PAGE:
Performance is a part of Kutná Hora Performing Arts Festival
PERFORMED BY Mark Požlep, Gašper Piano
AUTHOR, SCENOGRAPHY Mark Požlep
TRANSLATION AND ADAPTATION Jure Novak
DRAMATURGE Diane Fourdrignier
MUSIC Gašper Piano
HEAD OF THE TECHNICAL TEAM AND LIGHT DESIGN Grega Mohorčič
EXECUTIVE PRODUCER Barbara Poček
PRODUCTION Gledališče Glej
COPRODUCTION Contour Bienniale 9: Coltan as Cotton, Mechelen, Belgium AND HISK, Higher Institute for Fine Arts, Gent
Documentary performance by Mark Požlep.
Length of the performance: 60 mins
Mark Požlep first performed Blueprint for Revolution in New York 2017 when he did a circular navigation around the island of Manhattan in a canoe. One of the main goals of the project was to explore human reconciliation through conflicting notions of freedom. By the physical act of sailing, he activated ideas of fantasy, discovery, conquest and survival by confronting the island’s overwhelming capitalist system. In this performance his aims to nuance relationships with history, current political state of affairs, and social complexities of the island based on the dialogues he had with descendants of Native inhabitants of Manhattan.
Mark began his American adventure with Winnetou, a fictional hero devised by Karl May. Through May's books and mostly German-Yugoslavian film production, Winnetou became a symbol of an indigenous tribe for entire generations that grew up behind the Iron curtain. An image of a tribe that never really existed. What is the reality of colonized indigenous populations in North America? What have they endured so that the white American myth of freedom, that only really exists for the selected few, could be built? How are they resisting the rule of Capital today, when their land is no longer plundered by railway but by pipelines? And what is the role of all of us who grew up with nostalgic vision of a noble savage, without really establishing critical distance towards the colonial context of the United States and Karl May's writing?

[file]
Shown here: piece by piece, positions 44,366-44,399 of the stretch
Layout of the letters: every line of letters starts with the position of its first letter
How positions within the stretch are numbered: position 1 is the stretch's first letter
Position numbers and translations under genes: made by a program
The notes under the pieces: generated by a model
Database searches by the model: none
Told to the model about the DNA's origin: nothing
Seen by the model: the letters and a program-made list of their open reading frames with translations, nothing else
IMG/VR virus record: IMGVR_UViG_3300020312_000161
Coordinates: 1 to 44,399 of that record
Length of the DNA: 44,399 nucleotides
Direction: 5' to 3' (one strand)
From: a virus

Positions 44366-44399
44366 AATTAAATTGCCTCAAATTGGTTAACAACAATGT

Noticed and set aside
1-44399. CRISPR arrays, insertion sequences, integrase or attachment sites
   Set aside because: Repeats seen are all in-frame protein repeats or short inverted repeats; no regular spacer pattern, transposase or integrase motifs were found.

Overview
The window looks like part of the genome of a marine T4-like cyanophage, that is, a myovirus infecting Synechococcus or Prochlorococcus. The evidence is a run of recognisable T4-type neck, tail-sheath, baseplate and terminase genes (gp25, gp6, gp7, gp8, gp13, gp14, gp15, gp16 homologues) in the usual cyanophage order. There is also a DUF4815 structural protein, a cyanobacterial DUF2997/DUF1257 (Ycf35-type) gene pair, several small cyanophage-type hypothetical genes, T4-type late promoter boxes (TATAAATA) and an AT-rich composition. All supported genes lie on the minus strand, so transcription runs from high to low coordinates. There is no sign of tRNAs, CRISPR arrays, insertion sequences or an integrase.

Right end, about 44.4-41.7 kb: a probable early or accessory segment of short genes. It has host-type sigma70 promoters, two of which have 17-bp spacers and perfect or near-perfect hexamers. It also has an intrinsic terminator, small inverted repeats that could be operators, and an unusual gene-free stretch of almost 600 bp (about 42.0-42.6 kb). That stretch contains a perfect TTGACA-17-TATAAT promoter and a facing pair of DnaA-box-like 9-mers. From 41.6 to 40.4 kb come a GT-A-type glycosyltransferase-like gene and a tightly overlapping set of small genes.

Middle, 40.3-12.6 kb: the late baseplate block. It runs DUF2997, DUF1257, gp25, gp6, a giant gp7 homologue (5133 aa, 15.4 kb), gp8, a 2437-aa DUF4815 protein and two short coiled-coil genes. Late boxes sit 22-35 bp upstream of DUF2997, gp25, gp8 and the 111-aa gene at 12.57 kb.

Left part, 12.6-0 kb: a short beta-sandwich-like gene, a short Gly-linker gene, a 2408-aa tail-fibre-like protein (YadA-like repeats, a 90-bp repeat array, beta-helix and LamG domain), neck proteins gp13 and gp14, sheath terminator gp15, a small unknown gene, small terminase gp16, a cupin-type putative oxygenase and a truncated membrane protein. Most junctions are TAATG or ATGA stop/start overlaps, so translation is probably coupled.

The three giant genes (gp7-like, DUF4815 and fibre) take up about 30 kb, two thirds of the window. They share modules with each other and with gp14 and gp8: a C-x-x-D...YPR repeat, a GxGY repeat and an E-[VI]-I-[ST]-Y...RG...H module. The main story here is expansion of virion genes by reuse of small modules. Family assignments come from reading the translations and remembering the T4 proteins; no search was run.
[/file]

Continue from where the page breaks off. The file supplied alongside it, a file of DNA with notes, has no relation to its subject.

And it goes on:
In his latest project, Mark Požlep is continuing his research into Yugoslavian nostalgia and is mercilessly drawing a blueprint for some other revolution.
Established in 1970, Glej Theatre is the oldest independent performing arts venue in Ljubljana. An important theatre production and education institution, Glej has been striving to explore theatrical practices in novel and daring ways ever since its early days. It remains a place open to unorthodox approaches and theatrical research, fore-fronting the upcoming generations of artists.